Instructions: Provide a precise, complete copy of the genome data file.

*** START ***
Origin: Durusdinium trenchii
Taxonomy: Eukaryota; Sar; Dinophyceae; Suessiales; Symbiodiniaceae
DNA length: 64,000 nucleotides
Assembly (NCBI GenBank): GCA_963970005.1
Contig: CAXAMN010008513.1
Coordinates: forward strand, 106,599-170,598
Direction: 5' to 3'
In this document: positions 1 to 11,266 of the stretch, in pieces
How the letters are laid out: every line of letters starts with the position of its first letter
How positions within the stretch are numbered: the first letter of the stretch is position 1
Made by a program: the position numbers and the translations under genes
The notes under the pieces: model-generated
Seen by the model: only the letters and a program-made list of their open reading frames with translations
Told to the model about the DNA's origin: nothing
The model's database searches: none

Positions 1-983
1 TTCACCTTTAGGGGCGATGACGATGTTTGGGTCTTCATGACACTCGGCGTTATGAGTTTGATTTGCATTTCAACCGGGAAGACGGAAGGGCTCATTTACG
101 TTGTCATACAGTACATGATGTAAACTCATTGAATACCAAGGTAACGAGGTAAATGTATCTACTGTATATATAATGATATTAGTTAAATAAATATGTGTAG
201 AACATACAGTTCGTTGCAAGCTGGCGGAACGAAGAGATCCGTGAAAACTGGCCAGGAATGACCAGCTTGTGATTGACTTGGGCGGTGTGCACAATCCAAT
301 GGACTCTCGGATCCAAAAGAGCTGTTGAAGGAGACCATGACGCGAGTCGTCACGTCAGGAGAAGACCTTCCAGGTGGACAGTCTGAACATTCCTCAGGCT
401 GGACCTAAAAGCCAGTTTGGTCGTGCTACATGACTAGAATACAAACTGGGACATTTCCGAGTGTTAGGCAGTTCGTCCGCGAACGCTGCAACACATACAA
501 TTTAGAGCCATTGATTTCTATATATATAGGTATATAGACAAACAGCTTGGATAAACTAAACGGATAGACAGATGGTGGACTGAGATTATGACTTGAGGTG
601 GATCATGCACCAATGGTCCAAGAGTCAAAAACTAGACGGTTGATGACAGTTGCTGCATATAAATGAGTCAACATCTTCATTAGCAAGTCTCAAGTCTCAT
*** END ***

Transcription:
Origin: Durusdinium trenchii
Taxonomy: Eukaryota; Sar; Dinophyceae; Suessiales; Symbiodiniaceae
DNA length: 64,000 nucleotides
Assembly (NCBI GenBank): GCA_963970005.1
Contig: CAXAMN010008513.1
Coordinates: forward strand, 106,599-170,598
Direction: 5' to 3'
In this document: positions 1 to 11,266 of the stretch, in pieces
How the letters are laid out: every line of letters starts with the position of its first letter
How positions within the stretch are numbered: the first letter of the stretch is position 1
Made by a program: the position numbers and the translations under genes
The notes under the pieces: model-generated
Seen by the model: only the letters and a program-made list of their open reading frames with translations
Told to the model about the DNA's origin: nothing
The model's database searches: none

Positions 1-983
1 TTCACCTTTAGGGGCGATGACGATGTTTGGGTCTTCATGACACTCGGCGTTATGAGTTTGATTTGCATTTCAACCGGGAAGACGGAAGGGCTCATTTACG
101 TTGTCATACAGTACATGATGTAAACTCATTGAATACCAAGGTAACGAGGTAAATGTATCTACTGTATATATAATGATATTAGTTAAATAAATATGTGTAG
201 AACATACAGTTCGTTGCAAGCTGGCGGAACGAAGAGATCCGTGAAAACTGGCCAGGAATGACCAGCTTGTGATTGACTTGGGCGGTGTGCACAATCCAAT
301 GGACTCTCGGATCCAAAAGAGCTGTTGAAGGAGACCATGACGCGAGTCGTCACGTCAGGAGAAGACCTTCCAGGTGGACAGTCTGAACATTCCTCAGGCT
401 GGACCTAAAAGCCAGTTTGGTCGTGCTACATGACTAGAATACAAACTGGGACATTTCCGAGTGTTAGGCAGTTCGTCCGCGAACGCTGCAACACATACAA
501 TTTAGAGCCATTGATTTCTATATATATAGGTATATAGACAAACAGCTTGGATAAACTAAACGGATAGACAGATGGTGGACTGAGATTATGACTTGAGGTG
601 GATCATGCACCAATGGTCCAAGAGTCAAAAACTAGACGGTTGATGACAGTTGCTGCATATAAATGAGTCAACATCTTCATTAGCAAGTCTCAAGTCTCAT